When The Kids Are With Their Other Parent After A Separation

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There are days that I sit in the quiet, and I embrace it. I feel the air and my lungs expanding to take it all in. I cherish the moment and plan what I will do next, how I will make the most out of the day. Those are the days that both kids are sleeping, and I have a 90-minute window to accomplish as much as possible before the beautiful terrors I have created will destroy any sense of organization I once thought possible.

I breathe in. I sit. I plan.

Then there are days I stay in bed wondering what the point is, why I should even bother getting myself up if I have no kids to spend my time with. Why make the coffee when I have no reason to be tired, and I can drink it hot because I’m not racing to help encourage someone that peeing on the toilet is so much fun! Those are the days they stay at their other house, with their other parent, in their other life — the life that doesn’t include me.

I gather myself up, don’t look in the mirror, and I go outside. I breathe the air, and I force my lungs to expand. I hit the road with my feet and tell myself that I can keep going, that there is no rush and it’s okay to let the dishes sit for an hour because no little mouths need feeding, no hands need holding, and no hearts need snuggling — not right now. Right now, an adult-sized heart needs some healing, and the mind needs some time, and the soul needs to move.

The days I don’t want to get out of bed are the days I need to move the most. They are the days I need to be thankful for, thankful that I’m no longer feeling like I’m doing it alone. This time and space is what I have been asking for, and now I just need to adjust to it, embrace it.

Our separation is what I needed to not be a single parent, to not feel so alone in parenting and in life. There is no other option — we both must get up in the night, sing the songs and sit on the floor. We both have to be present now.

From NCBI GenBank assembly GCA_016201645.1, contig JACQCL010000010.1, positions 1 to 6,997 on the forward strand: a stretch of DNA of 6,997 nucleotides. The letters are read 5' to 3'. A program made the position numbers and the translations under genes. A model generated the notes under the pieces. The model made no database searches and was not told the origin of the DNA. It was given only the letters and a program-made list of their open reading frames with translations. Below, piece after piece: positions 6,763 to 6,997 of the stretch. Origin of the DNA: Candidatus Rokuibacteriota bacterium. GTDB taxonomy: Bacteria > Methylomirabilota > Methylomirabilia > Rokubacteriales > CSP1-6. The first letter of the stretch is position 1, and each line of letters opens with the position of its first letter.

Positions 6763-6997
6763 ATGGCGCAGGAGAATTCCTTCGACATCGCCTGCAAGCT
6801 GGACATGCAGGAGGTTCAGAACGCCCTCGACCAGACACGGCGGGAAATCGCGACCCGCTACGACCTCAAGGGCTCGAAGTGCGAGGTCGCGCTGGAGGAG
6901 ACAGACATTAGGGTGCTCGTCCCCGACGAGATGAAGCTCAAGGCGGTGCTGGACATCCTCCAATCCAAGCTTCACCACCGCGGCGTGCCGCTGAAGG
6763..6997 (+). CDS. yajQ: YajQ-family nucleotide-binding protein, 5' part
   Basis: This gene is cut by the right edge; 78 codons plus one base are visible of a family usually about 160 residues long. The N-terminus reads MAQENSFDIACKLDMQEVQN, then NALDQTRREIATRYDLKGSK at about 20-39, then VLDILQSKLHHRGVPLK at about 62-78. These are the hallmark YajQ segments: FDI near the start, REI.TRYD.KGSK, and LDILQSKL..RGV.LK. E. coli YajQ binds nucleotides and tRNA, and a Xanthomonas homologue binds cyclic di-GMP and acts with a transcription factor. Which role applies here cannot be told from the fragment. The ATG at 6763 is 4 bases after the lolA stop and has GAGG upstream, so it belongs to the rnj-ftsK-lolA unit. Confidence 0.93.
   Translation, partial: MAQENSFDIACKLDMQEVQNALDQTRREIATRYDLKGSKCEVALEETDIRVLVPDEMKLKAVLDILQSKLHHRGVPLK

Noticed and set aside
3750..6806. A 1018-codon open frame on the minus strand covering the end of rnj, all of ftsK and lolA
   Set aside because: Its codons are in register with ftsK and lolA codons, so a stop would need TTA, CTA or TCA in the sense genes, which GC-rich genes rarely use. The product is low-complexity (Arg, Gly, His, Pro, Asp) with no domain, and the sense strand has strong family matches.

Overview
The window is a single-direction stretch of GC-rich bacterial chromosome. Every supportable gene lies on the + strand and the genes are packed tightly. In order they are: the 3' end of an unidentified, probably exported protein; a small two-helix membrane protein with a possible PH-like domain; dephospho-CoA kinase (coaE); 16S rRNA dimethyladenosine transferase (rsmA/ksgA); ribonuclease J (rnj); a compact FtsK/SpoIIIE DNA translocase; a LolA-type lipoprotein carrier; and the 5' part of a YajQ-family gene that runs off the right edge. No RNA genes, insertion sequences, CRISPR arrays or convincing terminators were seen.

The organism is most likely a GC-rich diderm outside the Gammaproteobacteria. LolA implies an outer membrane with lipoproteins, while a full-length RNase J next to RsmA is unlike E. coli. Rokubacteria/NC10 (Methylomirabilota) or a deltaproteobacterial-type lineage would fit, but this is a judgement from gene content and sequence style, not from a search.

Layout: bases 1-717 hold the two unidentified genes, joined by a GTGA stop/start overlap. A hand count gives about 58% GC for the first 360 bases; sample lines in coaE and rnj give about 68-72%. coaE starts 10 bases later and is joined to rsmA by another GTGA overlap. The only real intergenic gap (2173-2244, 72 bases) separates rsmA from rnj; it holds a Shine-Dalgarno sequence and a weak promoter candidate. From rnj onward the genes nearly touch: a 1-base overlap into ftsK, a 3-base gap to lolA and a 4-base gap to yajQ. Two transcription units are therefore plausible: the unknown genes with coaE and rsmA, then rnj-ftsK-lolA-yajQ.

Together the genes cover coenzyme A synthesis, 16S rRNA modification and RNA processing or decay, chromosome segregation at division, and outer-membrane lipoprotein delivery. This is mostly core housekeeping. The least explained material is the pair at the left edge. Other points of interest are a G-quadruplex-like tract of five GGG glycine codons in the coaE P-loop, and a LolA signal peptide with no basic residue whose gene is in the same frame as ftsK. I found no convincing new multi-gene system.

I am saddened that I have to be away from my children half of the week, but so thankful that they have both parents present and participating in their lives.

The days with the quiet sometimes feel like they are few and far between, and other days they feel like they never end. I love them and hate them. I feel so guilty when I love them, and I feel so selfish when I hate them. There will be a balance one day, but for now I am okay being torn.

I am learning again to feel the things I feel and to share them. I will be the role model that I want them to have. I will be able to be that role model, now that I can be fully present, even if it is only half of the time. I am remembering to use the time I have, when the coffee is hot, to look after me, to breathe in, to be okay with the discomfort of wondering how my children slept because I know they have another house and another part of their life with another parent who is also present now.

I hope that the acceptance of this new life comes sooner than later for everyone involved, for everyone who is a forced participant; that it makes sense and feels natural. I want so much for our dual presence — separate at times, but which makes my children feel double-loved. Loved to the brim of their being and secure in it too. I am hopeful that the quiet days become easier and remind me that not every moment needs to be filled with movement or noise, that sitting in silence and embracing it will help heal my soul and create more space for being with my children when they’re here.